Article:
A beautiful model spends the night at a photographer’s place following a lengthy shoot at a Buddhist temple. They both pass out after getting bombed on champagne. During the night, the model is raped and impregnated by a demon – the manifestation of the spirit trapped in a cursed statue that the photographer nabbed from the temple that day. An abortion attempt proves unsuccessful, but she is soon killed in a car accident. Later, as a group of pathologists are examining the body, the fetus emerges and manages to escape. Bodies continue to pile up and it is clear that divine help is needed, so the photographer calls in on his local priest. The demon survives a bungled exorcism attempt, however, and brings to life a legion of the undead in the process.
From the opening sequence onward, The Rape After creeps along an ominous, chilling path through an intoxicating mixture of demonic possession, supernatural terror, and zombie horror. The way directors Meng Hua Ho and Moon-Tong Lau (who also scripted) weave so many elements together without disrupting the eerie mood for the duration of the film is impressive. The tone is never compromised by goofy humor either, as is often the case with even the nastiest Hong Kong Category III films. The film is loaded with horrific imagery, yet doesn’t leave an unpleasant aftertaste – despite the expectations immediately created by the weird title, reeking as it does of tasteless exploitation.
The film would indeed have benefitted from a different title, as the sexual element is for the most part downplayed. Viewers expecting the kind of nonconsensual depravity typical of Category III, like the improvised chopstick holder in The Untold Story or the necrophilic nestling of Dr. Lamb, will probably demand their yuan back. Having said that, The Rape After is by no means a date movie – while much of the violence seems restrained in the current climate (the film is three decades old, after all), it received its restrictive rating for a reason. Demon rape, deformed kids, burnt bodies, decayed corpses, dead fetuses, severed fingers, buckets of vomit, a climactic zombie chow down – there is plenty here to offend audiences not accustomed to the average gorefest.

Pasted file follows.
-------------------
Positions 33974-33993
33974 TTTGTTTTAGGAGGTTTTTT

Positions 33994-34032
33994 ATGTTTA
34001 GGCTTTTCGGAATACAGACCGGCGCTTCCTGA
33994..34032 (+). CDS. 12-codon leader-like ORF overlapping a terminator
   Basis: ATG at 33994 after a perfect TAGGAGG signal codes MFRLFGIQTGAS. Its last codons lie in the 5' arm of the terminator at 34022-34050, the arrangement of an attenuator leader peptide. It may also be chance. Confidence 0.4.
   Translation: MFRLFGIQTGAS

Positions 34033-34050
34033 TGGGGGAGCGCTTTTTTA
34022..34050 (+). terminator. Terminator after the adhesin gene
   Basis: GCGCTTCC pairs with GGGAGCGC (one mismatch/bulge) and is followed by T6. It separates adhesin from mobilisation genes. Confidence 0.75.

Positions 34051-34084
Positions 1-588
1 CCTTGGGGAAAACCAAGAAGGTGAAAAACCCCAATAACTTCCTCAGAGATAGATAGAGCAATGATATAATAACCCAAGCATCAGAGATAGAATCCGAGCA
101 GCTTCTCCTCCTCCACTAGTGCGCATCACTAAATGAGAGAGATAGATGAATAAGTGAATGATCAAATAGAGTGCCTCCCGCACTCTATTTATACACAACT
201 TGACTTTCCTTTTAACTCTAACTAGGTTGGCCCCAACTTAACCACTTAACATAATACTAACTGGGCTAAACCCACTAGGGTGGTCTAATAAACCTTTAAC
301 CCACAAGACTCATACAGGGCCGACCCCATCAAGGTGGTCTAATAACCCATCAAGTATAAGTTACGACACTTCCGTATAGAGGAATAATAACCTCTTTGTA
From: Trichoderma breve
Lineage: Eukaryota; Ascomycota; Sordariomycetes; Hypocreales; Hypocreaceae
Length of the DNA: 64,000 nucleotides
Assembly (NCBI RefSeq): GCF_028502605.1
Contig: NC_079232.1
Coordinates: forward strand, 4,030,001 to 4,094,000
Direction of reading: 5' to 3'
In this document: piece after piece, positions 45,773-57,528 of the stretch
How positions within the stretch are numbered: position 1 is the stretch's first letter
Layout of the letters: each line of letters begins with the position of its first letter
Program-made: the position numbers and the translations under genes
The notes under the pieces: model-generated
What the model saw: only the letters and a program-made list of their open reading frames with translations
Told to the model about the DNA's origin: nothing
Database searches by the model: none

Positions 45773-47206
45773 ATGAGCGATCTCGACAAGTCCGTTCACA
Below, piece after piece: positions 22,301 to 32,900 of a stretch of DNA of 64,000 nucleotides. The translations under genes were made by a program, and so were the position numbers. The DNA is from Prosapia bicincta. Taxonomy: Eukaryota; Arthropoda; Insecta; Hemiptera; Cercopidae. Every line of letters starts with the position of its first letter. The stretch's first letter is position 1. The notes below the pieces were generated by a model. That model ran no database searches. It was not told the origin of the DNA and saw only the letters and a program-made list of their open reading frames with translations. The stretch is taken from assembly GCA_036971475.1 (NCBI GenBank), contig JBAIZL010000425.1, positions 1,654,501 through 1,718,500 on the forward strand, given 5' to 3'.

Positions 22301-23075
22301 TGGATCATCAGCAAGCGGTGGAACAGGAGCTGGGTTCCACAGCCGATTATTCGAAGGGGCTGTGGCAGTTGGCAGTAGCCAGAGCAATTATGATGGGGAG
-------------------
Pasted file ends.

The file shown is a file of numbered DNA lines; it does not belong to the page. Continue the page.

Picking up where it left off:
The film retains an air of sophistication, however, in the way that it rarely dwells excessively on the gore; the finely tuned creepiness is never neglected in favor of wall-to-wall splatter. At times, this even has the effect of strengthening the impression made by some of the more violent images, where the stab of a brief image can carry more impact than an extended sequence that allows you time to acclimatize. Whether you find this approach rewarding will depend on whether you’re in the mood for a roller coaster ride or a slow-burn chiller. Even the sound effects are quite subtle; in a scene where a possessed woman dicing vegetables fails to notice that she has begun chopping off the ends of her own fingers, the sounds are realistically muted – by comparison, if this were a Japanese production, it would sound more like the branches of a tree being lopped off.
The department in which The Rape After scores major points is atmosphere. Eerie lighting and moody music amplify the tension considerably, often bringing to mind classic Italian horror of the period – particularly Lucio Fulci’s masterpiece of gore and the supernatural, The Beyond (1981). Using animals as instruments of evil, for example, is a technique often milked by Fulci; here people are beset upon by crazed birds and voracious rats, and a sick man is induced by a priest to disgorge live frogs during an exorcism. This concept of nature rebelling against the human element is one of several surreal and unsettling flourishes that can be linked to Fulci’s catalog of unholy savagery. Even the concept of a gateway to hell is alluded to here, as an unfortunate chain of events leads to the resurrection of the dead fashion model as a zombie, which then unleashes a horde of undead upon a group of defenseless monks.
With all this talk of demons and possession, obvious parallels with The Exorcist are abundant – particularly with regard to the unsettling demonic effigy that kicks off the action, the bouts of thunder and violent wind that erupt whenever the demon has a tantrum, and not least the character of the exorcist. While not nearly as trailblazing or memorable a film as The Exorcist, The Rape After is still a solid entry in whichever category – or three – of horror you would choose to place it.